An Alternative to Resolutions - The Bipolar Question of the Week

John McManamy Health Guide
  • Hands up. How many have broken their new year’s resolutions, already?


    Okay, you can all put your hands down. Now, for some reassurance - there is nothing wrong with you. It’s just at this time of year we tend to suffer from a rather serious disconnect between expectation and reality. There is no shame in losing to reality.


    Even modest resolutions require extreme adjustments and enormous willpower. According to a 2007 University of Bristol study, 88 percent of those who set New Year’s resolutions fail. Maybe we can come up with something better. 


    Rather than making resolutions, I commit myself to learning a new skill or improving on an old one. First, I will own up to one of my failures. Last year, I downloaded an app to teach myself algebra. What was I thinking?

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    Here's a success story: Three years ago, I made a commitment to getting really good on the didgeridoo. In the process, I discovered my inner musician. The personal and social payoff has been huge.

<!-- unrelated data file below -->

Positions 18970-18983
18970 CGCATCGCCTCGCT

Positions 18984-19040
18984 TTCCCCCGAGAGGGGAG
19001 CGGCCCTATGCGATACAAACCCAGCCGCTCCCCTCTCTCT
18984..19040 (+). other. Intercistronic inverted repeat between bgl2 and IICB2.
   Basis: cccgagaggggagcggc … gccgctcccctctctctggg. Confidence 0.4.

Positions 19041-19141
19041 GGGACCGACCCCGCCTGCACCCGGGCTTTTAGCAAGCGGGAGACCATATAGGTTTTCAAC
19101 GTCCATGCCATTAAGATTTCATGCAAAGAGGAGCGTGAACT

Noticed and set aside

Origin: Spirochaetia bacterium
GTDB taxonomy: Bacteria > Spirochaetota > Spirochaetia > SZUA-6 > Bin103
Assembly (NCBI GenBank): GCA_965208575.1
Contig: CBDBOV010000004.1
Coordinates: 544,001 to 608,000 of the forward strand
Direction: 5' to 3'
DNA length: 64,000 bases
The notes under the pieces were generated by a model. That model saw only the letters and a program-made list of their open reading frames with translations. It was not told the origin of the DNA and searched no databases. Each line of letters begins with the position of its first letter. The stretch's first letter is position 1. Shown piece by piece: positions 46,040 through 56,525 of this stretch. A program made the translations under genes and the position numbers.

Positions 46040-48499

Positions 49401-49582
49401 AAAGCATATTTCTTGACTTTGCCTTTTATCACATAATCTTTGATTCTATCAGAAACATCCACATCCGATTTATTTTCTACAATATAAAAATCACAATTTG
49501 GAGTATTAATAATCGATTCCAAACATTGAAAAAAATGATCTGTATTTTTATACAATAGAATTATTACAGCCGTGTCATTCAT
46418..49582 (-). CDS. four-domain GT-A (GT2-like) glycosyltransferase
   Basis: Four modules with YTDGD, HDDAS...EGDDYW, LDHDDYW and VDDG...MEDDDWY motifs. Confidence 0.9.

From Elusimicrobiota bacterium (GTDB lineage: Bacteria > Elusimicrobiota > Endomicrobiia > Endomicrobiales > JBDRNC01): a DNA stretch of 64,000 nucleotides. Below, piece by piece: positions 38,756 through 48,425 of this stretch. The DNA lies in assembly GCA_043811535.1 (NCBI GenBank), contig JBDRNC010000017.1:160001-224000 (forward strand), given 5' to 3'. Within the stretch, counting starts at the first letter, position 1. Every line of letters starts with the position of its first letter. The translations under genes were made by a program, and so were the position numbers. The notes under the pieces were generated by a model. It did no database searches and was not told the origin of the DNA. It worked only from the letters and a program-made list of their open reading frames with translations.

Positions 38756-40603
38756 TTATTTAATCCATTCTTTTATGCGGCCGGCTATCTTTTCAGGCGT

On a more modest level, every year I endeavor to come up with one or two totally new gourmet masterpieces. Past successes have included home-made potato chips and chocolate truffles. My most recent triumph was a veggie Wellington.


    An important psychological dynamic takes place here. Learning something new involves lofty challenges that appeal to our higher natures. Contrast this to the more negative mindset of resolutions:


    Losing weight vs learning a new language. Cutting down on drinking vs taking up photography. See what I mean? There’s a question in this:


    Forget the resolutions. What new skill are you going to learn this year?


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Published On: January 06, 2014